this post goes into some generalizations about migration to (and-oh-so through) cincinnati. this post actually came out of a paper i wanted to write, but couldn’t because its was wrong. to summarize: i wanted to write a paper about ideas of migration to the queen city focusing on the perception of a shift from [A] Early Good White Person Migration from EAST:WEST, followed directly (right around the time of cincinnati displacement as the biggest Western city but chicago and STL) by [B] Later Bad Black Person Migration from SOUTH:NORTH (as an causal explanation for the city’s decline). this was completely wrong because wedged in between [A] and [B] is about 25-30 years of EAST:WEST scummy euroamericans (italians, hungarians, austrians, etc–scummy in a different way than the germans had been, more or less like the irish). anyway this post grew out of the fact that 25-30 years of history is absent from the 2 migration histories [A & B] you get in reading about cinci, and to explore what/how this mushing is produced. so about these 2 migration histories:
(i’m drawing from a fairly limited set of samples but i think you can extend outwards more to some other sort-of ephemera histories of cincinnati).
the general all-inclusive picture, if you do a little bad math, is that cincinnati’s migration history looks like this:
so first, is the east:west migration. i am drawing here almost exclusively from art history synopses. here is an example of their formula (this is from that hundred years of cincinnati art book/magazine that you find all over [Holt 1982 – whoops]):
- “Established in 1788, the queen city underwent a prodigious growth in size, population, trade, and manufacturing as a result of its favorable location on the ohio river. far more important was the impact cincinnati had on the american imagination. poised on the brink of the frontier, the queen city was seen almost from the beginning as a noble experiment that would give rise to a new civilization vindicating popular democracy. the ohio river was the principal route not simply for carrying new settlers and trade goods but also for transmitting the ethos and culture of democracy, with cincinnati as the main diffusing point, throughout the ohio valley and beyond to the midwest as a whole…cincinnati was very conscious of its cultural leadership, and harbored ambitions of becoming the “athens of the west,” as it was fond of calling itself. more than overweening pride, this sense of obligation was the direct outgrowth of the american vision and the nation’s sense of its place in history”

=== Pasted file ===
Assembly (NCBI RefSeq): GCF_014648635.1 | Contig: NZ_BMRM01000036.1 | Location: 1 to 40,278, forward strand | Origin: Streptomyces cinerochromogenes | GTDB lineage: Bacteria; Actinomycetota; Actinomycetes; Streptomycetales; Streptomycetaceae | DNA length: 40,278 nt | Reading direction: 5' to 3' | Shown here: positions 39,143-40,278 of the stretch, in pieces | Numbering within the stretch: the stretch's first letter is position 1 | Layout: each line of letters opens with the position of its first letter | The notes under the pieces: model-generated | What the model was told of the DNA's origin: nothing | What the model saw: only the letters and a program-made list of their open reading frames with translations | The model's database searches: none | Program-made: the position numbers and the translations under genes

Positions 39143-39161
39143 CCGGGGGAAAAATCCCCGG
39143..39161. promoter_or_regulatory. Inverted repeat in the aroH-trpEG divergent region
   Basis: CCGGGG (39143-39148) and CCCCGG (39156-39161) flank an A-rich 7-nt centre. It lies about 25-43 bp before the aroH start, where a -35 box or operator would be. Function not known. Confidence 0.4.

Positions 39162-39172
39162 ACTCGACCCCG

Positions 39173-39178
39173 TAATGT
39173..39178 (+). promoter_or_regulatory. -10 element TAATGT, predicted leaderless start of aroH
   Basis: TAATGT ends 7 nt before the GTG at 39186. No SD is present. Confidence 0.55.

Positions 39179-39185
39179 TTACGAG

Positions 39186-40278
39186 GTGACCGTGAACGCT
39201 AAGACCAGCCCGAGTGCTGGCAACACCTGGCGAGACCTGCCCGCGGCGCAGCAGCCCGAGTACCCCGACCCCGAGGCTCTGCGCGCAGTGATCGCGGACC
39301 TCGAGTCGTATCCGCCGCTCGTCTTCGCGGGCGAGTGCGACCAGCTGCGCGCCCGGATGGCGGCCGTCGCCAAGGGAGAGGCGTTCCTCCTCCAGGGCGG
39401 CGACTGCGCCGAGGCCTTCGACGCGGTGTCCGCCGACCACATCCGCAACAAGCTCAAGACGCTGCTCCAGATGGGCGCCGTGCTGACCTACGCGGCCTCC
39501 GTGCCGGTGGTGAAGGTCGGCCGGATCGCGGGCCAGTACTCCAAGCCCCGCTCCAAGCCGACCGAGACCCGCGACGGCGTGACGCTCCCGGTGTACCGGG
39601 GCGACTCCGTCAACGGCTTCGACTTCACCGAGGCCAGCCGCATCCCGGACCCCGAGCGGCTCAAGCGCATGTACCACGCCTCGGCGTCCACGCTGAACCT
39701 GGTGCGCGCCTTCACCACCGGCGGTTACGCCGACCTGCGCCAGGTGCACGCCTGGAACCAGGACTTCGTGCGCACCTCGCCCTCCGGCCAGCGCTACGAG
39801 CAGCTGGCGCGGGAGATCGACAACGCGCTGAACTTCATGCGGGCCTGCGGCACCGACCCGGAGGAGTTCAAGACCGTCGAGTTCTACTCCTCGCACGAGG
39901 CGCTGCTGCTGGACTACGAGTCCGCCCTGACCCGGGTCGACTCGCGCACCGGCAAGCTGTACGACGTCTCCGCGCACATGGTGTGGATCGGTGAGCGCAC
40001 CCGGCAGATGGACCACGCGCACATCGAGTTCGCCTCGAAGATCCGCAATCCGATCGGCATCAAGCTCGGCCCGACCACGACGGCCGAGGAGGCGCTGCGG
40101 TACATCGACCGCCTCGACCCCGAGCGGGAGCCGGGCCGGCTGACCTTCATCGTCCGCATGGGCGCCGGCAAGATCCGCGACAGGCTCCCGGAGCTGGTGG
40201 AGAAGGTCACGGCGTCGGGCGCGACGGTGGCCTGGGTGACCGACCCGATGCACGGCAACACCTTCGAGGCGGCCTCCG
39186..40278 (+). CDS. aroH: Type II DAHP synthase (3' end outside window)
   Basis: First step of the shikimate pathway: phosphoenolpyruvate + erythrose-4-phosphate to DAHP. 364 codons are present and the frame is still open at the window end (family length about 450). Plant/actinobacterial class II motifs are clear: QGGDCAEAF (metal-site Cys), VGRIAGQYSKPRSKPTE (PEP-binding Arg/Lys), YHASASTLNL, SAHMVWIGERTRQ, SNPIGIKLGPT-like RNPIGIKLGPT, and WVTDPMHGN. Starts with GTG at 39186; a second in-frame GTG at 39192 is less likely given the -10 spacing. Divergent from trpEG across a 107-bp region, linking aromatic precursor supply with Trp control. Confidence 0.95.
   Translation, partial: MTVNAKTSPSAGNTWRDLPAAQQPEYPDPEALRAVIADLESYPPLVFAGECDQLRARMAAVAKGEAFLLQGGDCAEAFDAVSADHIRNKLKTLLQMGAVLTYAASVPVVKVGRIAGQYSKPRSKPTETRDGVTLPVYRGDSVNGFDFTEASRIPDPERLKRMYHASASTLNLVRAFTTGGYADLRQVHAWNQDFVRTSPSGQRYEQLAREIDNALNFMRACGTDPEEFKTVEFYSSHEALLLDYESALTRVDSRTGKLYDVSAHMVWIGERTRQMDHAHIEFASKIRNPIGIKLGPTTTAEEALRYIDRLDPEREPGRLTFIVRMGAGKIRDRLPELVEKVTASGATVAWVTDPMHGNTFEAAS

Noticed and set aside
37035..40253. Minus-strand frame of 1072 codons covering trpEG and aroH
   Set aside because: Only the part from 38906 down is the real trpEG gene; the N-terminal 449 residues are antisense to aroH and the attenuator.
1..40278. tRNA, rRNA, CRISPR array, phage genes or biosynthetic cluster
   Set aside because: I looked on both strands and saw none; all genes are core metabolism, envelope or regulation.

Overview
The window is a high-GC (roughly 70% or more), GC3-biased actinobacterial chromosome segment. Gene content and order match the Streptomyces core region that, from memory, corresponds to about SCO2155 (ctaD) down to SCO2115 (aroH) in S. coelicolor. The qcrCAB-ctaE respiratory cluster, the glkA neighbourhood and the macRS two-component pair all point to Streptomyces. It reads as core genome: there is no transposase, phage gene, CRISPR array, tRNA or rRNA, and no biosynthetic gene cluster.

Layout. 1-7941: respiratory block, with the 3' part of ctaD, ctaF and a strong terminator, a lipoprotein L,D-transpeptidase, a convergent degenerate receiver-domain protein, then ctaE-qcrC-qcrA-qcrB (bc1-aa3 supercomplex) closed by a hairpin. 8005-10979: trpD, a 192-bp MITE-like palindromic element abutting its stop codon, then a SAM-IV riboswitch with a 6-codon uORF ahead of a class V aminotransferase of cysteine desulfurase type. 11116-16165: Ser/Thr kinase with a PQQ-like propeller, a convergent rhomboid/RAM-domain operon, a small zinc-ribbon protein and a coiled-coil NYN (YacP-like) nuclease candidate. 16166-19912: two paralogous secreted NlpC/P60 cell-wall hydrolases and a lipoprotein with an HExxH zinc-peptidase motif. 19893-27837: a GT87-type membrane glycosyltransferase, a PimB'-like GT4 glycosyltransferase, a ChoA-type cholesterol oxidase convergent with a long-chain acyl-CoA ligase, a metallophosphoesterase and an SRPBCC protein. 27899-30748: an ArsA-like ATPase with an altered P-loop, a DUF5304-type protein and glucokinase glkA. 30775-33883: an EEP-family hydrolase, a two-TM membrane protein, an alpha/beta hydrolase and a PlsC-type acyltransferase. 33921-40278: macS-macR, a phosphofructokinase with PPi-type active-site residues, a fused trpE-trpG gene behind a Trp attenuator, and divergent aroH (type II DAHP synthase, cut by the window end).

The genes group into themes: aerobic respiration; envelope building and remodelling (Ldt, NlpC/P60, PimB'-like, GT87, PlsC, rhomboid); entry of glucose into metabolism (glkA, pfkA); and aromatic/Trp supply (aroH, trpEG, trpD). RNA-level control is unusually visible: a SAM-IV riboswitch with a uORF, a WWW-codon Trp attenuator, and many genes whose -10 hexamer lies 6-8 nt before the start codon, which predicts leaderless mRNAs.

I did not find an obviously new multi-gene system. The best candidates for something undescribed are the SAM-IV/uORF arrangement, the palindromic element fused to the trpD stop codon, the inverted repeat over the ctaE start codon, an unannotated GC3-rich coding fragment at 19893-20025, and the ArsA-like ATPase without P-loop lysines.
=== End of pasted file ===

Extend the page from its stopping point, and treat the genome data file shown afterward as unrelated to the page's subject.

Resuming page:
now, it doesn’t hit you over the head with it, but there are a couple assumptions here shared by a lot of the quick hit cincinnati art histories.
- our time frame begins in 1788, there is no defined ending
- the definitive and glorifying aspect of cincinnati is the ohio river and its dominance in the move of US from east:west.
- this is assumed to be mostly whites moving from east:west
- cincinnati’s cultural claims are deeply (and possibly solely) connected with this place/movement in american history (we are nothing without it).
but then that wasn’t the case anymore. i’ll do the next migration and the Conclusion in another post